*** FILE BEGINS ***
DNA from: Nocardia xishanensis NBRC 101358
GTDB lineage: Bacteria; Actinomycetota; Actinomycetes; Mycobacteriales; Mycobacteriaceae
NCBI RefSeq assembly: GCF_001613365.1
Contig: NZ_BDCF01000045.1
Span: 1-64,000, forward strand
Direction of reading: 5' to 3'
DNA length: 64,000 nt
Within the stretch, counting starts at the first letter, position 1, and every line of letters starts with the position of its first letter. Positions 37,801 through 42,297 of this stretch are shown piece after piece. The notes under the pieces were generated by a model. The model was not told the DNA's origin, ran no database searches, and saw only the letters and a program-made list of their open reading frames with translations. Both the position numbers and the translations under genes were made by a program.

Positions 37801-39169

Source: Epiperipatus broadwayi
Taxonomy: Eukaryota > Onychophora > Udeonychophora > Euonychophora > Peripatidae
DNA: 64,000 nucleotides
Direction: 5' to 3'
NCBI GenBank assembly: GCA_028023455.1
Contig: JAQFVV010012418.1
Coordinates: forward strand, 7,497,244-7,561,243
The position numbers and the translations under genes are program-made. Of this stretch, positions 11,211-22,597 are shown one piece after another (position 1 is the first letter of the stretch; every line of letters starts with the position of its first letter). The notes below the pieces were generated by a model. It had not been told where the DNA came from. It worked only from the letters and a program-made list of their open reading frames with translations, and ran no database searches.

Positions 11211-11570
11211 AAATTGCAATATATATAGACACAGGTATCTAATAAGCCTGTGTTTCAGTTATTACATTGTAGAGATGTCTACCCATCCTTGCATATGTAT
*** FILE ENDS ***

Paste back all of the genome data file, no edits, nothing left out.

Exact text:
DNA from: Nocardia xishanensis NBRC 101358
GTDB lineage: Bacteria; Actinomycetota; Actinomycetes; Mycobacteriales; Mycobacteriaceae
NCBI RefSeq assembly: GCF_001613365.1
Contig: NZ_BDCF01000045.1
Span: 1-64,000, forward strand
Direction of reading: 5' to 3'
DNA length: 64,000 nt
Within the stretch, counting starts at the first letter, position 1, and every line of letters starts with the position of its first letter. Positions 37,801 through 42,297 of this stretch are shown piece after piece. The notes under the pieces were generated by a model. The model was not told the DNA's origin, ran no database searches, and saw only the letters and a program-made list of their open reading frames with translations. Both the position numbers and the translations under genes were made by a program.

Positions 37801-39169

Source: Epiperipatus broadwayi
Taxonomy: Eukaryota > Onychophora > Udeonychophora > Euonychophora > Peripatidae
DNA: 64,000 nucleotides
Direction: 5' to 3'
NCBI GenBank assembly: GCA_028023455.1
Contig: JAQFVV010012418.1
Coordinates: forward strand, 7,497,244-7,561,243
The position numbers and the translations under genes are program-made. Of this stretch, positions 11,211-22,597 are shown one piece after another (position 1 is the first letter of the stretch; every line of letters starts with the position of its first letter). The notes below the pieces were generated by a model. It had not been told where the DNA came from. It worked only from the letters and a program-made list of their open reading frames with translations, and ran no database searches.

Positions 11211-11570
11211 AAATTGCAATATATATAGACACAGGTATCTAATAAGCCTGTGTTTCAGTTATTACATTGTAGAGATGTCTACCCATCCTTGCATATGTAT